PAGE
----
Richmond and Lee were hard pressed to feed themselves as early as late 1862/early 1863. This got worse in late 1863 with the need to feed Longstreet north of Knoxville. Lee was tied to his railroad supplies by the lack of horses to pull his supply trains, so he could not go more than one day's march from a working railroad. This shortage of horses was partly caused by the lack of fodder in Virginia by late 1863. It was not just food for men that had to come may hundreds of miles on a single railroad line, but also food for horses. A thorough study of the supply situation for the ANV for the whole war needs to be written.

It is also interesting to read the reinforcements called for by Richmond in the early summer of 1864. Calls against the Department of North and South Carolina and Florida were first, a brigade, then individual regiments, then individual companies (removed from the heavy batteries defending Charleston) -- some from as far away as Florida. The South was out of manpower for every essential component of war-fighting.

The Western Southern armies were short of everything; the Eastern Southern armies were less short of everything.
 
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#8
I would say the North's resources wore down the ANV, aided by the weakness of the South's resources, and then Grant defeated Lee.

Richmond and Lee were hard pressed to feed themselves as early as late 1862/early 1863. This got worse in late 1863 with the need to feed Longstreet north of Knoxville. Lee was tied to his railroad supplies by the lack of horses to pull his supply trains, so he could not go more than one day's march from a working railroad. This shortage of horses was partly caused by the lack of fodder in Virginia by late 1863. It was not just food for men that had to come may hundreds of miles on a single railroad line, but also food for horses. A thorough study of the supply situation for the ANV for the whole war needs to be written.

It is also interesting to read the reinforcements called for by Richmond in the early summer of 1864. Calls against the Department of North and South Carolina and Florida were first, a brigade, then individual regiments, then individual companies (removed from the heavy batteries defending Charleston) -- some from as far away as Florida. The South was out of manpower for every essential component of war-fighting.

The Western Southern armies were short of everything; the Eastern Southern armies were less short of everything.


I think that is a wonderful assessment of the situation !!

Respectfully,
William

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Andy Cardinal

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#11
My own perspective about eastern vs western --

1) As you noted in the initial post, the confined geographic area is the first major factor. There was just not a whole lot of room to maneuver for either side.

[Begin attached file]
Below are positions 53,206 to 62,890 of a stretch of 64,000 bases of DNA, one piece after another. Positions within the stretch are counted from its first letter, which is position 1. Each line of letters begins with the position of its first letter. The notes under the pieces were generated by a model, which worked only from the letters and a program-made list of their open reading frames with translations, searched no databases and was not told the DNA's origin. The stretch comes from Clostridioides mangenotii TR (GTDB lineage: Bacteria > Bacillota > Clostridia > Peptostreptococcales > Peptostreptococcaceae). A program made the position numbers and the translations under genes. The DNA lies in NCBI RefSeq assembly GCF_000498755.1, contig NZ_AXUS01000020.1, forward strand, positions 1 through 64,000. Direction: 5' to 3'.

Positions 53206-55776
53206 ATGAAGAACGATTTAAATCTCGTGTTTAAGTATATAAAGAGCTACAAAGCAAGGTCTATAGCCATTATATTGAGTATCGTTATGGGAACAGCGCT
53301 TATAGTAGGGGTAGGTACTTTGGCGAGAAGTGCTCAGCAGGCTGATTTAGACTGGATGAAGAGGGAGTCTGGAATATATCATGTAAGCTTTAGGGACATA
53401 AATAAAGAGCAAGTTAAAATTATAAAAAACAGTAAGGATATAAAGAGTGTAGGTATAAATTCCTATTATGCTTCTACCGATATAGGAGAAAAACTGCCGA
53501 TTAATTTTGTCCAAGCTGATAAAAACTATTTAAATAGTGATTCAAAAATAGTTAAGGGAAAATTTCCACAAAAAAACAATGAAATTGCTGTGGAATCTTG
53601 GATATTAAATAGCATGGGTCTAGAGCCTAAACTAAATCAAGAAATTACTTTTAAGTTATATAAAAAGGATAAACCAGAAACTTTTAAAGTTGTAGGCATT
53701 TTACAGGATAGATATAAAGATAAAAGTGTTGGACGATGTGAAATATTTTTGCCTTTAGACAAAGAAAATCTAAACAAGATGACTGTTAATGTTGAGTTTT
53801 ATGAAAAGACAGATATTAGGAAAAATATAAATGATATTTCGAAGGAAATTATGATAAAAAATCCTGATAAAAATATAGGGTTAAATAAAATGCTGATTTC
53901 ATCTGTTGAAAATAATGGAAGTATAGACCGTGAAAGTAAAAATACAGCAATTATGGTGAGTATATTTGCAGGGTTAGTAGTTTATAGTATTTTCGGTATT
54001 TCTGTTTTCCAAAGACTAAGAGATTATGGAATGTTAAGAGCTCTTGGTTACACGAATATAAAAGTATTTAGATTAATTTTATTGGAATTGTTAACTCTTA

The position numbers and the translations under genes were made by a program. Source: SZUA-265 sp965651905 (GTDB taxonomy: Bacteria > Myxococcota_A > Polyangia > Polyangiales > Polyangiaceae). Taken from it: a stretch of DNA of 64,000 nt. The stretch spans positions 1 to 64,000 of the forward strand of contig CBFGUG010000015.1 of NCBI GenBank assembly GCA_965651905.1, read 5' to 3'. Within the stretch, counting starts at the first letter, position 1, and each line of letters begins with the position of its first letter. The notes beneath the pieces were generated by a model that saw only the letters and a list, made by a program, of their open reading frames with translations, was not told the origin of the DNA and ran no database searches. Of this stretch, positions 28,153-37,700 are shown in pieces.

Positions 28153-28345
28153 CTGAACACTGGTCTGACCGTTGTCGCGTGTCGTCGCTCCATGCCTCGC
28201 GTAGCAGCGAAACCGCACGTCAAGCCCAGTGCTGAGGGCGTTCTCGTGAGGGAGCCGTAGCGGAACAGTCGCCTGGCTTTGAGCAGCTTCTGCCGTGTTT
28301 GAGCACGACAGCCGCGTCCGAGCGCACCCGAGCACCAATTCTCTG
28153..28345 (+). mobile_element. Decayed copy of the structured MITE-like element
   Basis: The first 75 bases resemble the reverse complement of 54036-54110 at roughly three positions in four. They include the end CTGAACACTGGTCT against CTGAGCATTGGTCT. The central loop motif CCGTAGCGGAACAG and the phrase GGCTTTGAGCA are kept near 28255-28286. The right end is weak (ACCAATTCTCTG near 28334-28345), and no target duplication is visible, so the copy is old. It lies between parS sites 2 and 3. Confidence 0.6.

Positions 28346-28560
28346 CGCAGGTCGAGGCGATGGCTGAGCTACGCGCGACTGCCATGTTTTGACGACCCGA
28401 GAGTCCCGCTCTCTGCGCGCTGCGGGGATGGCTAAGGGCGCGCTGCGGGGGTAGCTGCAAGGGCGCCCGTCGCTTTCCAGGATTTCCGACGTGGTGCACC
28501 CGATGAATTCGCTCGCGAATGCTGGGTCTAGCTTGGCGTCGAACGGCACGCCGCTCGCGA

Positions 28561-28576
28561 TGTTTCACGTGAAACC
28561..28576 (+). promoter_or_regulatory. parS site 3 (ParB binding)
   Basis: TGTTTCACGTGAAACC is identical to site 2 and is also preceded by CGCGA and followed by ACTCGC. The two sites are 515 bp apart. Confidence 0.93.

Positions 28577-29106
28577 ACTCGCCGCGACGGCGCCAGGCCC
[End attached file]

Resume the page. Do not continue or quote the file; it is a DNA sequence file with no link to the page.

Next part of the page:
2) The Eastern armies on both sides were much more political,I think, then the Western armies were, but especially on the Union side. Many of the command problems in the Army of the Potomac had to do with the political forces at play within that army. Lee was able to take advantage of this until Grant came along.

3) Lee had excellent defensive opportunities. especially with the Army of the Potomac and confined to an overland approach for most of the war. The Rappahannock and Rapidan Rivers supplied great defensive positions, as to the North Anna.

4) Lee was one of the great generals of the war and he had 2 of the best corps commanders of the war under his command in 1862-1863. By contrast, the Army of the Potomac had an ever-revolving set of commanders -- not only at the army level, but at the corps level as well. In addition, the 7 corps structure of the Army of the Potomac was unwieldy on the Battlefield & difficult to control -- a problem not resolved until 1864. This unwieldiness usually gave Lee another advantage on the Battlefield in addition to any questions of generalship.
 
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#12
I don't know too much about the Eastern theater anymore, even though that is what started this research thing as a kid. But, the war was over after the Tullahoma Campaign, except for the dying, slashing and burning. If Sherman had been allowed his desires, The North would've extended their supply lines too long trying to teach Texas the same lesson. That would have changed the outcome of Hotel California.
 
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#14
Robert E. Lee ran roughshod for a few years over several incompetent Union generals. Then after many failed attempts, Lincoln finally found a general. General Grant wore down, and then defeated Robert E. Lee and the Army of Northern Virginia. That's it in a nut shell.


Respectfully,
William

One Nation,
Two countries
View attachment 309558